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Incident Name: Battlement Creek Fire, Grand Valley, CO
Date: 07/16/1976, 0856 hrs
Personnel:  Don Goodman
Age: 58
Agency/Organization:  Private Aircraft owned by Don Goodman, from Missoula MT under contract with Bureau of Land Management
Position: Pilot, Aerial firefighter

Summary: On Friday July 16th an A26B air tanker crashed on a retardant dropping mission on the Battlement Creek Fire. According to NTSB, Tanker 55 flew into a mountain midslope while turning to make the final approach for a slurry drop, approximately 1 mile south of the fire. Don Goodman, the pilot, was killed.

Tanker 55 Tanker 55

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Maps

Accident Site (approximate), Grand Valley, CO

Location Map with Perimeter and B-26 Crash Site from the Investigation Report

Battlement Creek Fire Perimeter and Accidents Sites Battlement Creek Fire Perimeter and Accidents Sites

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Reports, Documentation, Lessons Learned

  • Concise Information from the NTSB, FAA, USFS, AAP, and research by the WLF Staff:
    • July 16, 1976 - Tanker 55
    • killed: Don Goodman
    • Operator: Don Goodman's aircraft, from Missoula MT, under contract with Bureau of Land Management
    • Type: Douglas A-26B
    • impacted mountainous terrain near Grand Valley, CO while positioning for a retardant drop
    • FAA Registration number: N5426E
    • NTSB # DEN76AD058
  • National Transportation Safety Board: Probable Cause (html) Probable Cause (jpg)

    Pilot in command failed to follow approved procedures, directives, etc. Pilot in command misjudged altitude and clearance.

  • National Transportation Safety Board: Factual Report
  • Notes: "The Battlement Creek Fire of 1976 was located on Bureau of Land Management lands just outside of Grand Valley, (now Parachute), Colorado on Morrisania Mesa. Battlement Creek is approximately 8 miles long and flows in a northwesterly direction to the Colorado River. The fire burned the east side of Battlement Creek. Elevations on the fire range from 6,200 feet to 8,400. Slope percentage varies from 10 percent above County Road 302 (Battlement Road) to 75 percent in the chute just below the ridgeline.

    A severe frost occurred a month earlier in this same location which killed a high percentage of the leaves on the Gambel's oak. The fire started on July 11th from a lighting storm that went through the area. On July 15th it escaped containment and a Class II Overhead Team (now known as Type 2 Incident Management Teams) was ordered. On July 15th, there were 198 fires reported on the daily Situation Report from the Boise Interagency Fire Center (now known as NIFC, the National Interagency Fire Center). The majority of the fires were in California, Nevada and Utah. During this fire the Forest Service was working with the Bureau of Land Management to establish a national plan to exchange and utilize manpower and equipment.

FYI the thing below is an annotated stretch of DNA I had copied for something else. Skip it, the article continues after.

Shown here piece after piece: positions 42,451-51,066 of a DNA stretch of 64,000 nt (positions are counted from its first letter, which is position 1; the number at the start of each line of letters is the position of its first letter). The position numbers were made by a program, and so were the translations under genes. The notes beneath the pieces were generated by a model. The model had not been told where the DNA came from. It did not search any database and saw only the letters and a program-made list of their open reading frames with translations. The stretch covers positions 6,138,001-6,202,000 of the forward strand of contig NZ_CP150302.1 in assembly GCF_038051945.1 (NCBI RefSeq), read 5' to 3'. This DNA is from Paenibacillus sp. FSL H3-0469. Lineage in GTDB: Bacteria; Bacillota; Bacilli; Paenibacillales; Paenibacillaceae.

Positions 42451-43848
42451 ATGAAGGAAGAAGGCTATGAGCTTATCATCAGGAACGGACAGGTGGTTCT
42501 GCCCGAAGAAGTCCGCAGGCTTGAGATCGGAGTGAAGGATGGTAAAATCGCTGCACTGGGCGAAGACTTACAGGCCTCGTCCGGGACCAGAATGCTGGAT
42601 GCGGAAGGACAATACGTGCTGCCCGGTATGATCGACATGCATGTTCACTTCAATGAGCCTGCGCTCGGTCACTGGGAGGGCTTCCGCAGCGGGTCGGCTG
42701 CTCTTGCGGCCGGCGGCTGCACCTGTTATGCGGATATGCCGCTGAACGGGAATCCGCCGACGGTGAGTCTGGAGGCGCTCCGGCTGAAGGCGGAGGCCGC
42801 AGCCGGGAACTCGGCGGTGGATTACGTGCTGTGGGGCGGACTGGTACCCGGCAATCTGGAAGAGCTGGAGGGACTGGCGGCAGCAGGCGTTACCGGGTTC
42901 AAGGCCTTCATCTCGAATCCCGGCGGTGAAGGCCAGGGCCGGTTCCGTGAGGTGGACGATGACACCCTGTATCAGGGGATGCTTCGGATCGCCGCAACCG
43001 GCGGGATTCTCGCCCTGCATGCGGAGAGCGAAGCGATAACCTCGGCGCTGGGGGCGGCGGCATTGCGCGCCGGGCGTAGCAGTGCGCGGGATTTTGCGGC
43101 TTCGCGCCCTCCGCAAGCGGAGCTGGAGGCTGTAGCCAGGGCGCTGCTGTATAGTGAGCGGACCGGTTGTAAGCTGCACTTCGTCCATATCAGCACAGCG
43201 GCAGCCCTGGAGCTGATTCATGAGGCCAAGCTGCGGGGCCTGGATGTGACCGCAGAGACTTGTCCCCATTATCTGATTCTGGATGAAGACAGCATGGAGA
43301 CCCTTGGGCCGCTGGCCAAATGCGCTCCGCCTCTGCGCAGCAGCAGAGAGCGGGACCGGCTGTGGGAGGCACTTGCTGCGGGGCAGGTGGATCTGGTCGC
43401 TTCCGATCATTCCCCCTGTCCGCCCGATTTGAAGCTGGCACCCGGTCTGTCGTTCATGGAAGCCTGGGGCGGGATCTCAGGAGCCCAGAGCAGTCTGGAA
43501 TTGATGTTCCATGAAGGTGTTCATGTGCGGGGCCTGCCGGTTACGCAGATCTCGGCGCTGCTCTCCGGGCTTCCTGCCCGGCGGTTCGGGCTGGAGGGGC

The Grand Junction District of the Bureau of Land Management was responsible for suppression of the fire. Approximately 13 crews totaling 270 people and approximately 20 overhead were assigned to the fire.

    On Friday July 16th a B-26 air tanker crashed on a retardant dropping mission on the Battlement Creek Fire. The accident occurred at 0856 hrs, approximately 1 mile south of the fire. The pilot was killed.

    On Saturday July 17th, three firefighters were killed and a fourth severely burned during a burn-over while working on the Battlement Creek Fire. All victims were members of the Mormon Lake Hotshot Crew, a trained 20 person Forest Service fire crew stationed on the Coconino National Forest in Arizona.

    The Battlement Creek Fire resulted in some substantial changes in federal wildland fire management. This incident was the catalyst for the mandatory use of fire shelters and fire resistant clothing. It also demonstrated the need for closer interagency coordination between federal, state, and local wildland fire agencies."

    There is a flag on private land at the location of the plane crash. The flag is visible from County Road 302 and may be photographed. The road is not a 4-wheel drive road. The coordinates for a photo of the flag at the plane crash site are N39° 24.851, W107° 57.283.

  • For information on this crash, visit the NTSB Database Query: NTSB # DEN76AD058
  • Flight Safety Foundation (flightsafety.org): Flight Safety Digest, Vol 18, No. 4, April 1999, US Aerial Firefighting Accidents Involving Fixed Wing Aircraft 1976-1998 (218 K pdf)
  • More information on the B-26 Invader/Marauder, its history and names.
  • Staff Ride: Battlement Creek Fire

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Wildlandfire.com Links:

 

 

 

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Media Articles and Reports.

  • News article naming the fallen:

    Battlement Creek LODDs named Battlement Creek LODDs named

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Photos, Videos, & Tributes

Grand Junction CO Memorial Grand Junction CO Memorial
Grand Junction CO Memorial Grand Junction CO Memorial

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Contributors to this article: Tim Foley, Tom Janney, Mellie

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